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Flash Gordon Strange Adventure Magazine

The only issue; the cover art, probably by Fred Meagher,[1] depicts Dale Arden, Flash Gordon, and Dr. Zarkov.[2]

Flash Gordon Strange Adventure Magazine was a pulp magazine which was launched in December 1936. It was published by Harold Hersey, and was an attempt to cash in on the growing comics boom, and the popularity of the Flash Gordon comic strip in particular. The magazine contained a novel about Flash Gordon and three unrelated stories; there were also eight full-page color illustrations. The quality of both the artwork and the fiction was low, and the magazine only saw a single issue. It is now extremely rare.

Contents

Publication history and contentsEdit

Although science fiction (sf) had been published before the 1920s, it did not begin to coalesce into a separately marketed genre until the appearance in 1926 of Amazing Stories, a pulp magazine published by Hugo Gernsback.[3] After 1931, when Miracle Science and Fantasy Stories was launched, no new science fiction magazines appeared for several years. In 1934 a science fiction comic strip following the adventures of superhero Flash Gordon appeared in newspapers and quickly became popular. In 1936 the strip spawned a movie serial in thirteen parts, also titled Flash Gordon. Late that year Harold Hersey, an experienced pulp magazine editor and publisher, decided to launch three new magazines based on comics.[1] The first two were titled Dan Dunn Detective Magazine and Tailspin Tommy Air Adventure Magazine; these were launched in September and October 1936 respectively. [1][4][5] The third was Flash Gordon Strange Adventures Magazine, which saw a single issue, dated December 1936; it was copyrighted by both Hersey and King Features, the syndicate that owned the copyright to Flash Gordon.[1] Dan Dunn and Tailspin Tommy produced one more issue each before Hersey closed down the venture.[1][4][5] It is not known why only one issue of Flash Gordon Strange Adventure Magazine appeared; poor sales figures from the other magazines may have been responsible,[6] or Hersey may simply have run out of money,[1] or possibly King Features, the owner of the copyright to Flash Gordon, only granted rights to Hersey for one issue, and withdrew from the venture after the first issue appeared.[7] Sf historian Everett Bleiler notes that Hersey did not mention the venture in his autobiographical Pulpwood Editor, published a year later, and adds that "given Hersey's usual attempts to glorify himself and to gild his failures, this silence suggests a fiasco larger than usual".[1]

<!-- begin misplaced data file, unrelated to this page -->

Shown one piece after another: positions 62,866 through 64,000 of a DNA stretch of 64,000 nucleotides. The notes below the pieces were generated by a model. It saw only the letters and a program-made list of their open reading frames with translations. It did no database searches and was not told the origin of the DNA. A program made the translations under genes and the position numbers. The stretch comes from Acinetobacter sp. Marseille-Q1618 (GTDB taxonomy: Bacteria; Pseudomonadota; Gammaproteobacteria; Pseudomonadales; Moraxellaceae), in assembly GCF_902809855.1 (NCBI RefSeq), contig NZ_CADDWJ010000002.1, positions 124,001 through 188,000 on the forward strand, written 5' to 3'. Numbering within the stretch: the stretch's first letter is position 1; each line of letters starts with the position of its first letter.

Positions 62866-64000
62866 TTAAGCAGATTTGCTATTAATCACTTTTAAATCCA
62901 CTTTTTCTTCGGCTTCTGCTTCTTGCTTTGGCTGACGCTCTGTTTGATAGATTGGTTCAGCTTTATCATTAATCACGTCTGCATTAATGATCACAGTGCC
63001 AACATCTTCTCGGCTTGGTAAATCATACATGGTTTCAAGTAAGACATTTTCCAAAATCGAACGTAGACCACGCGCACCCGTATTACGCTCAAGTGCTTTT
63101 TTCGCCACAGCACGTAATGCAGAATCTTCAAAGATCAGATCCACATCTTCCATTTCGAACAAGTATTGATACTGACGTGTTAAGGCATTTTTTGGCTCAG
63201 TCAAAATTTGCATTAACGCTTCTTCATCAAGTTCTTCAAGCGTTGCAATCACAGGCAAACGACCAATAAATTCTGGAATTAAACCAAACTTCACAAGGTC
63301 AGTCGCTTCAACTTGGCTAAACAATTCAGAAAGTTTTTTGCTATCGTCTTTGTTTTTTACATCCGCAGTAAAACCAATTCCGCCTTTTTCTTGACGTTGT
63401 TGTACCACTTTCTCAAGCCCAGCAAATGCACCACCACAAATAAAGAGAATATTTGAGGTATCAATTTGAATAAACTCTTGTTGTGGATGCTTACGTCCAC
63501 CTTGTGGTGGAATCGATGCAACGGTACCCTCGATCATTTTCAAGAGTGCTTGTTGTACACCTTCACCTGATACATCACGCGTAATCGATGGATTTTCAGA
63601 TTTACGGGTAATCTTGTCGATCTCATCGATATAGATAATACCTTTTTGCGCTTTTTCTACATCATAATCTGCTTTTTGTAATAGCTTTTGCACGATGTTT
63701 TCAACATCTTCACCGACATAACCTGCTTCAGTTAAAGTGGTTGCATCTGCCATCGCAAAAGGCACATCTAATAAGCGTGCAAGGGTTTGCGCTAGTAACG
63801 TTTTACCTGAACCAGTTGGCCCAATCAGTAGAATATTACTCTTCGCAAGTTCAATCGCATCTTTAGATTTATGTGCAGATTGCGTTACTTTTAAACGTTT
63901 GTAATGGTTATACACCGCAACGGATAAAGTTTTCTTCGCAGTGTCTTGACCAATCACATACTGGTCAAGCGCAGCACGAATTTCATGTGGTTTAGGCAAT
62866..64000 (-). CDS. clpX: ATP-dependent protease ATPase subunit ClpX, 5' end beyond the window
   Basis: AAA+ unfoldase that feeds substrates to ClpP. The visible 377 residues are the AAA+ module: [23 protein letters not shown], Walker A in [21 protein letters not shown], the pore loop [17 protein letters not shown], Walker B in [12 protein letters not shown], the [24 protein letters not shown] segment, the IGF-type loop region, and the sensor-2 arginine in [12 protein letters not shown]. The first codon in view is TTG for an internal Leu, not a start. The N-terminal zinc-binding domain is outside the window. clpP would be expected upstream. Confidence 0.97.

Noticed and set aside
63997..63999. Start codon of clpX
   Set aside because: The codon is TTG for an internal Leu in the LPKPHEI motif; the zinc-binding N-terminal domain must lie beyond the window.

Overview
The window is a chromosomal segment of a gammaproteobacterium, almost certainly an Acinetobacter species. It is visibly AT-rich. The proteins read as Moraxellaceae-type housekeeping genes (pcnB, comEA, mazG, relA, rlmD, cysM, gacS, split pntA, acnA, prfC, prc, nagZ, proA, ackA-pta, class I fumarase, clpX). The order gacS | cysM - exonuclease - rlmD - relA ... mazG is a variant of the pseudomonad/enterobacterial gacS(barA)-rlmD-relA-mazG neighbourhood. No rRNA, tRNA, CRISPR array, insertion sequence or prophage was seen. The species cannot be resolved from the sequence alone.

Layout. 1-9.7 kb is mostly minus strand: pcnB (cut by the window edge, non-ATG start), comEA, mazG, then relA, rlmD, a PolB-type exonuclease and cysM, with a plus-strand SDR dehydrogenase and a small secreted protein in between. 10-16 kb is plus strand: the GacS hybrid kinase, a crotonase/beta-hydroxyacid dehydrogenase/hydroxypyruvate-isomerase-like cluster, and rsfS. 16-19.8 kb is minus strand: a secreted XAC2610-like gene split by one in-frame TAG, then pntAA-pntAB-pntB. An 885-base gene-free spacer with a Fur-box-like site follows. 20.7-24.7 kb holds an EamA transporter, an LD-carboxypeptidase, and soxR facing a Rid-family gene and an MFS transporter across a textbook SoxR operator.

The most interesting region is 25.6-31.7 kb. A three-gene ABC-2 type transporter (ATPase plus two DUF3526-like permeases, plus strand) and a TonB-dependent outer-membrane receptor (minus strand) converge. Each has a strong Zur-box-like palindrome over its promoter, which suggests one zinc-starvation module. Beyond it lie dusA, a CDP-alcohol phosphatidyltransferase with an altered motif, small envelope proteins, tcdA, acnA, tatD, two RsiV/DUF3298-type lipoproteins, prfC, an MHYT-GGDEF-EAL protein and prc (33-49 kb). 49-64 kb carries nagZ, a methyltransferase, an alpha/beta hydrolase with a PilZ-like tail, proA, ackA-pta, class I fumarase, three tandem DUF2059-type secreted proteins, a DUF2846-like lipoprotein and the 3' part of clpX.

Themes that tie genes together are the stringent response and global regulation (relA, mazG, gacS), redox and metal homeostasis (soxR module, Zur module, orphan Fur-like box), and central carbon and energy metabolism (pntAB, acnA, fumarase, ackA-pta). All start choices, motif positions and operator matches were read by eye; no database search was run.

The magazine contained a lead novel and three short stories. The novel, The Master of Mars, by James Edison Northford (or Northfield; the name is spelled one way on the contents page and the other way at the head of the story), has been described by Bleiler as "moronic". Bleiler also comments that of three short stories, one is dated and another third-rate. Two of the stories were by R.R. Winterbotham; one, "The Saga of the Smokepot", was published under his own name; the other, "The Last War", was published under the pseudonym "R.R. Botham". The other story, "The Man Without a Brain", is a collaboration between R.C. Vance (or R.C. Vane; as with Northford, the magazine is inconsistent in spelling the name) and F.K. Young.[1]

Hersey's idea was to have a pulp magazine about comic strip characters; he hoped that there would be sufficient overlap between pulp readers and comics fans to make the magazine successful.[6] The presentation was like that of a typical pulp, but with eight full page color illustrations, all by Fred Meagher, who had previously illustrated Westerns. Bleiler describes the artwork as crude and "far inferior to the sometimes elegant work" of Alex Raymond, the creator of Flash Gordon.[1]

The attempt to market pulp fiction to comics fans turned out to be the wrong approach: the comics field was on the verge of dramatic successes, but the crossover appeal for pulp magazines was not there.[6] The magazine was not widely known at the time it was issued, and has since become extremely rare.[1]

Bibliographic detailsEdit

The publisher of Flash Gordon Strange Adventure Magazine was C.J.H. Publishing Co., based in New York. The sole issue was numbered volume 1, number 1; it was in large pulp format, with 96 pages and was priced at 10 cents. Harold Hersey was the president of C.J.H. and the editor of the magazine.[1] A facsimile of the magazine was released as a book in 2005.[8]

FootnotesEdit

  1. ^ a b c d e f g h i j k Bleiler (1998), pp. 575–577.
  2. ^ Carr (2013), pp. 87–88.
  3. ^ Edwards & Nicholls (1992), pp. 1066–1068.
  4. ^ a b "Dan Dunn Detective Magazine". Galactic Central. Phil Stephensen-Payne. Retrieved 28 December 2014.
  5. ^ a b "Tailspin Tommy". Galactic Central. Phil Stephensen-Payne. Retrieved 28 December 2014.
  6. ^ a b c Ashley (1985), pp. 273–274.
  7. ^ Ashley (2000), p. 98.
  8. ^ Ashley, Mike (21 August 2012). "Flash Gordon Strange Adventure Magazine". SF Encyclopedia. Gollancz. Retrieved 29 December 2014.

ReferencesEdit

  • Ashley, Mike (1985). "Flash Gordon Strange Adventure Magazine". In Tymn, Marshall B.; Ashley, Mike (eds.). Science Fiction, Fantasy, and Weird Fiction Magazines. Westport CT: Greenwood Press. pp. 273–274. ISBN 0-313-21221-X.
  • Ashley, Mike (2000). The Time Machines:The Story of the Science-Fiction Pulp Magazines from the beginning to 1950. Liverpool: Liverpool University Press. ISBN 0-85323-865-0.
  • Bleiler, Everett F. (1998). Science-Fiction: The Gernsback Years. Westport CT: Kent State University Press. ISBN 0-87338-604-3.
  • Carr, Wooda N. (2013). The Pulp Hero. Wildcat Books. ISBN 978-1-4357-3837-9.
  • Edwards, Malcolm; Nicholls, Peter (1993). "SF magazines". In Clute, John; Nicholls, Peter (eds.). The Encyclopedia of Science Fiction. New York: St. Martin's Press, Inc. ISBN 0-312-09618-6.